criterion = nn.CrossEntropyLoss()

# Move models to GPU

import sconce
job = sconce.Job('seq2seq-translate', {
    'attn_model': attn_model,
    'n_layers': n_layers,
    'dropout': dropout,
    'hidden_size': hidden_size,
    'learning_rate': learning_rate,
    'clip': clip,
    'teacher_forcing_ratio': teacher_forcing_ratio,
    'decoder_learning_ratio': decoder_learning_ratio,
job.plot_every = plot_every
job.log_every = print_every

# Keep track of time elapsed and running averages
start = time.time()
plot_losses = []
print_loss_total = 0 # Reset every print_every
plot_loss_total = 0 # Reset every plot_every
Starting job 59739ec4f8e1c2083c28a9f6 at 2017-07-22 20:11:42

Plus helper functions to print time elapsed and estimated time remaining, given the current time and progress.

In [24]:
def as_minutes(s):
    m = math.floor(s / 60)
    s -= m * 60
    return '%dm %ds' % (m, s)

def time_since(since, percent):
    now = time.time()
    s = now - since
    es = s / (percent)
    rs = es - s
    return '%s (- %s)' % (as_minutes(s), as_minutes(rs))

Evaluating the network

Evaluation is mostly the same as training, but there are no targets. Instead we always feed the decoder's predictions back to itself. Every time it predicts a word, we add it to the output string. If it predicts the EOS token we stop there. We also store the decoder's attention outputs for each step to display later.

In [25]:
def evaluate(input_seq, max_length=MAX_LENGTH):
    input_lengths = [len(input_seq)]
    input_seqs = [indexes_from_sentence(input_lang, input_seq)]
    input_batches = Variable(torch.LongTensor(input_seqs), volatile=True).transpose(0, 1)
    if USE_CUDA:
        input_batches = input_batches.cuda()
    # Set to not-training mode to disable dropout
    # Run through encoder
    encoder_outputs, encoder_hidden = encoder(input_batches, input_lengths, None)

    # Create starting vectors for decoder
    decoder_input = Variable(torch.LongTensor([SOS_token]), volatile=True) # SOS
    decoder_hidden = encoder_hidden[:decoder.n_layers] # Use last (forward) hidden state from encoder
    if USE_CUDA:
        decoder_input = decoder_input.cuda()

    # Store output words and attention states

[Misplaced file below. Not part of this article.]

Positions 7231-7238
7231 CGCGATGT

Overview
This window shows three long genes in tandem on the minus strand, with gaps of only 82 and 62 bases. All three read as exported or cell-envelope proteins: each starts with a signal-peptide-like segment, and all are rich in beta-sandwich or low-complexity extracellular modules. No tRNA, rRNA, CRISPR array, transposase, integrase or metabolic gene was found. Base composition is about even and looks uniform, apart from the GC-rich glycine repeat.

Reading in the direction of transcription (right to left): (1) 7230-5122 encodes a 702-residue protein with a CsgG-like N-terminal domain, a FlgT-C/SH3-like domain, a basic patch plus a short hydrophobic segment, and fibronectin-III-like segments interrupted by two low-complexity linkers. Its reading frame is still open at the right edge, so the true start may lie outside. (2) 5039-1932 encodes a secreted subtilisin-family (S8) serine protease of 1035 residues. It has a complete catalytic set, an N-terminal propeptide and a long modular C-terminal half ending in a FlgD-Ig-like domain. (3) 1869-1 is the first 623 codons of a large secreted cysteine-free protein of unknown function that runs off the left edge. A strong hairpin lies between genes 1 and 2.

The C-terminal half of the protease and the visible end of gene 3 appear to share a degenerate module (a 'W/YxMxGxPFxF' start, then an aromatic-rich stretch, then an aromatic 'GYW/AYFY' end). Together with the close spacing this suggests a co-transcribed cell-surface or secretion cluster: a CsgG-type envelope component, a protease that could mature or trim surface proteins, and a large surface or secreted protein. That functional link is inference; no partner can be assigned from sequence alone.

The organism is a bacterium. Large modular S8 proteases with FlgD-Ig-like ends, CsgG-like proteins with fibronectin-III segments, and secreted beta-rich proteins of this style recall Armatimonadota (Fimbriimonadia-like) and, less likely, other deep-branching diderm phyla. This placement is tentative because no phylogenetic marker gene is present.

decoded_words = []
    decoder_attentions = torch.zeros(max_length + 1, max_length + 1)
    # Run through decoder
    for di in range(max_length):
        decoder_output, decoder_hidden, decoder_attention = decoder(
            decoder_input, decoder_hidden, encoder_outputs
        decoder_attentions[di,:decoder_attention.size(2)] += decoder_attention.squeeze(0).squeeze(0).cpu().data

        # Choose top word from output
        topv, topi =
        ni = topi[0][0]
        if ni == EOS_token:
        # Next input is chosen word
        decoder_input = Variable(torch.LongTensor([ni]))
        if USE_CUDA: decoder_input = decoder_input.cuda()

    # Set back to training mode
    return decoded_words, decoder_attentions[:di+1, :len(encoder_outputs)]

We can evaluate random sentences from the training set and print out the input, target, and output to make some subjective quality judgements:

In [26]:
def evaluate_randomly():
    [input_sentence, target_sentence] = random.choice(pairs)
    evaluate_and_show_attention(input_sentence, target_sentence)

Visualizing attention

A useful property of the attention mechanism is its highly interpretable outputs. Because it is used to weight specific encoder outputs of the input sequence, we can imagine looking where the network is focused most at each time step.

You could simply run plt.matshow(attentions) to see attention output displayed as a matrix, with the columns being input steps and rows being output steps:

In [27]:
import io
import torchvision
from PIL import Image
import visdom
vis = visdom.Visdom()

def show_plot_visdom():
    buf = io.BytesIO()
    attn_win = 'attention (%s)' % hostname
    vis.image(torchvision.transforms.ToTensor()(, win=attn_win, opts={'title': attn_win})

For a better viewing experience we will do the extra work of adding axes and labels:

In [28]:
def show_attention(input_sentence, output_words, attentions):
    # Set up figure with colorbar
    fig = plt.figure()
    ax = fig.add_subplot(111)
    cax = ax.matshow(attentions.numpy(), cmap='bone')

    # Set up axes
    ax.set_xticklabels([''] + input_sentence.split(' ') + ['<EOS>'], rotation=90)
    ax.set_yticklabels([''] + output_words)

    # Show label at every tick

In [29]:
def evaluate_and_show_attention(input_sentence, target_sentence=None):
    output_words, attentions = evaluate(input_sentence)
    output_sentence = ' '.join(output_words)
    print('>', input_sentence)
    if target_sentence is not None:
        print('=', target_sentence)
    print('<', output_sentence)
    show_attention(input_sentence, output_words, attentions)
    # Show input, target, output text in visdom